It’s said that the IT business moves at about seven times the speed of most other industries. By that reckoning, there’s been about more change and innovation in the last 20 years of computing as there has been in the entire history of the automotive or aviation industries.
If we just look at the subset of wireless communications, the last 15 years have seen the introduction of Wi-Fi, the shift from multiple networking protocols to the emergence of TCP/IP, the consumerisation of routers and 100-fold increases in wired network speeds in our offices and homes. You’d think that the pace would have slackened by now, but the reverse is true. As we become increasingly dependent on connectivity between our devices, there has been increasing pressure on manufacturers to drive more value out of our networking gear.
Wireless goes Gigabit
Remember how just a couple of years ago we were all wondering if the 802.11n wireless protocol was ever going to be finalised? Well, no sooner did 802.11n get the IEEE stamp of approval its successor showed up. Get ready for a raft of new products brandishing the 802.11ac standard.
802.11ac differs from its predecessors as it no longer supports the 2.4GHz frequency range. That means older computers and smartphones won’t be able to connect. If you’ve been saving your pennies and only buying single-band 802.11n gear, when 802.11ac becomes common you’ll need to upgrade to hardware that can work with the 5GHz frequency band.
The main benefit you’ll see touted will be speed. 802.11ac will be rated for at least 1Gbps – more than 50 percent faster than the best you can expect from 802.11n. In some cases, by using multiple antennas to aggregate signals it’s possible that wireless connections will approach 4Gbps.
Power over Ethernet
As we begin to hang more devices on our networks, it will become trickier to power all those devices. For example, in our office we have a networked security camera and VoIP telephone service. Rather than having to run or provide power to each device, we’re using Power over Ethernet (PoE). Essentially, we’re using our data network as a local electricity distribution system.
PoE has been around in the enterprise for some time but we’re expecting it to be a bigger presence in consumer and SME gear. Fewer cables means less mess and far easier installation and maintenance.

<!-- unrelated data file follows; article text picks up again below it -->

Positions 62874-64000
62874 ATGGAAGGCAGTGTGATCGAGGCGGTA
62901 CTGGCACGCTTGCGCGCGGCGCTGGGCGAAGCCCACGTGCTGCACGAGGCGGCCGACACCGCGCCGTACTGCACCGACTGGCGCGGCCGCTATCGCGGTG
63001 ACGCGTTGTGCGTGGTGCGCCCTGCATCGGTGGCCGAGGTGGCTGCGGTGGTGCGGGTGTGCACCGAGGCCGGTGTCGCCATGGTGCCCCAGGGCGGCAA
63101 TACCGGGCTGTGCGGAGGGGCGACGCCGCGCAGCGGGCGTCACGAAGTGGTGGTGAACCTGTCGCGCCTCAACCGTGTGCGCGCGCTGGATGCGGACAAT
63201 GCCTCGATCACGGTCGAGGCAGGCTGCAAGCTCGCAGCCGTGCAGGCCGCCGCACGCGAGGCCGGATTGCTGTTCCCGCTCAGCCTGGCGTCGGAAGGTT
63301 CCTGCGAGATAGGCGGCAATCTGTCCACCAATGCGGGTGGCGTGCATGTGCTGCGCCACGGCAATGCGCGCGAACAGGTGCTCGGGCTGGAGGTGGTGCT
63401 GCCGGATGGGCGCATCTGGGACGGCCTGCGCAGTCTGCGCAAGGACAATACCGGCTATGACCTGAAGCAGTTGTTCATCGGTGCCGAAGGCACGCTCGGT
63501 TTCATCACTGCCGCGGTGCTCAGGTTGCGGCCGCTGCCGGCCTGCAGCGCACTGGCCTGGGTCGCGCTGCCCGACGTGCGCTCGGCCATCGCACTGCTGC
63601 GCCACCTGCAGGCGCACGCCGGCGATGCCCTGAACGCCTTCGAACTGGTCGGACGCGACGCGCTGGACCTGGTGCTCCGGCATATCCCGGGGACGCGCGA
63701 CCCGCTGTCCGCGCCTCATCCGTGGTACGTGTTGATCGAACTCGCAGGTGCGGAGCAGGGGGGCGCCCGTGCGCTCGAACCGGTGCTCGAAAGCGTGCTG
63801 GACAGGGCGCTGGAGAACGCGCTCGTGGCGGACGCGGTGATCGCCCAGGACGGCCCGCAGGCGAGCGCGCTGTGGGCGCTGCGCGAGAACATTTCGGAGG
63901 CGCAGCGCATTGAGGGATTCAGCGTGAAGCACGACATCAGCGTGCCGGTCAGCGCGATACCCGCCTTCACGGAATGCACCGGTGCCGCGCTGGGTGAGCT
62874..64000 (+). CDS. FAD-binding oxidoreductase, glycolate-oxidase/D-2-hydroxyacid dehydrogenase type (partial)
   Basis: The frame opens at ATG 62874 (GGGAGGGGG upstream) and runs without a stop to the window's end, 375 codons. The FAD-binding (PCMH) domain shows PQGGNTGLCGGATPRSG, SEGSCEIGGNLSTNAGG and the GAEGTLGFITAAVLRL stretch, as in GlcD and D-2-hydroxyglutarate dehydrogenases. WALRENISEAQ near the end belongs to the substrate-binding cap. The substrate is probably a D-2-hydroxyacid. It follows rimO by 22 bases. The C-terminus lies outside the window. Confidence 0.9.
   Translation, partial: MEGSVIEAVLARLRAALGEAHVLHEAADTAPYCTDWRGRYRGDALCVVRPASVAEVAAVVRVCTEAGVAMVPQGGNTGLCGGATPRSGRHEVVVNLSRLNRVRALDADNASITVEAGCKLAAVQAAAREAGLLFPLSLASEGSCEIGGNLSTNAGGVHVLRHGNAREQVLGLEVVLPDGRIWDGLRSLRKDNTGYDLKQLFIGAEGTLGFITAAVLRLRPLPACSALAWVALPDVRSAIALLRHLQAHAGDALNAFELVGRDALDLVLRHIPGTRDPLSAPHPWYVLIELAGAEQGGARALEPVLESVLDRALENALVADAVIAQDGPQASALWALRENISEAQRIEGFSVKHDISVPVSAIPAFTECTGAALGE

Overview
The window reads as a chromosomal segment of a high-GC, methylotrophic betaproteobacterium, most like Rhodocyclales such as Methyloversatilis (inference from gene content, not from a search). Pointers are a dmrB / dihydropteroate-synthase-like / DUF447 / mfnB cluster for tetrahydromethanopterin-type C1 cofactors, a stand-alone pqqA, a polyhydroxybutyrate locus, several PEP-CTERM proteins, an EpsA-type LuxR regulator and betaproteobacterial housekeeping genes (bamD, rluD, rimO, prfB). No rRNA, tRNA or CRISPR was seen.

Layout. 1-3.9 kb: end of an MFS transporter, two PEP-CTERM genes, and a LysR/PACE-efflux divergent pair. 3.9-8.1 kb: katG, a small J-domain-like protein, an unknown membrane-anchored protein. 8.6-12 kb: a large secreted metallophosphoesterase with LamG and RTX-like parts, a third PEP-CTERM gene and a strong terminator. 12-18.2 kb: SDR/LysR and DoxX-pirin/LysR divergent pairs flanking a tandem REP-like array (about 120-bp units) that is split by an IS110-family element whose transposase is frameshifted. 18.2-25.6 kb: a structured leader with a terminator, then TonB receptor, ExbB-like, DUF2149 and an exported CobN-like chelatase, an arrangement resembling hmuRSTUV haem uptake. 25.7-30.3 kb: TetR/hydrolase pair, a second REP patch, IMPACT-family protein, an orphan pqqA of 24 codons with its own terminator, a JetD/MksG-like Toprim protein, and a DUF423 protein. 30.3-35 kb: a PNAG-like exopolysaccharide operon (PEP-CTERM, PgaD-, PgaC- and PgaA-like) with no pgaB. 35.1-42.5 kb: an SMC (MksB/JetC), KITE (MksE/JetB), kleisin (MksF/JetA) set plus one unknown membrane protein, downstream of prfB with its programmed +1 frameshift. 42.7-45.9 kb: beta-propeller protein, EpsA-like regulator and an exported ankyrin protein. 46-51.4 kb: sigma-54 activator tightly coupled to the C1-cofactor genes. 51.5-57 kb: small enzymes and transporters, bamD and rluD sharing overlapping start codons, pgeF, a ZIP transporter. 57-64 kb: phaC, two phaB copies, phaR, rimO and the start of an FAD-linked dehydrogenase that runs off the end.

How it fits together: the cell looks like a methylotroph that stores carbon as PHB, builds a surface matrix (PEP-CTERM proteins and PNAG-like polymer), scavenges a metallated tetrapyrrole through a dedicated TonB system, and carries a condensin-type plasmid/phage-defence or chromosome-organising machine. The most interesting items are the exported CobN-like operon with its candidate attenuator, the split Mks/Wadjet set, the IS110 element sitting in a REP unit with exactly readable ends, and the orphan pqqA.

Ethernet over power
If you’re having trouble extending your network at home or in the office, then it’s worth considering HomePlug. These are devices that connect to a power outlet and provide an Ethernet connection that uses your premises’ electrical cabling for data transmission.
When we first looked at HomePlug gear the speeds were quite ordinary but newer devices are rated for up to 500Mbps, making them an easy way to expand your LAN.
What about the NBN?
Do you need to worry about new gear when the NBN is eventually rolled out to your home or office? In a nutshell – no.
Although the NBN promises faster connectivity to the internet, the situation within your network isn’t all that different to how things are today with ADSL and cable. NBNCo will provide a new device that connects your home to the fibre optic network. You can then connect your own router (or one that could be provisioned by your ISP – remember, NBNCo isn’t an ISP, it just provides the infrastructure) and your own network.
However, as the NBN is potentially much faster than your current service, it makes sense to think about upgrading your gear so that your internal network isn’t a bottleneck to internet access.
Here is our Wi-Fi router Group Test rundown for your home or business:
CONS: Annoying setup process.
CONS: No Gigabit.
Apple AirPort Extreme
CONS: Only three Ethernet ports.
NetComm NP504 Powerline Adapters
Cyberoam NetGenie Home
CONS: No Gigabit; no dual-band wireless.
D-Link DIR-605L with mydlink
CONS: No Gigabit.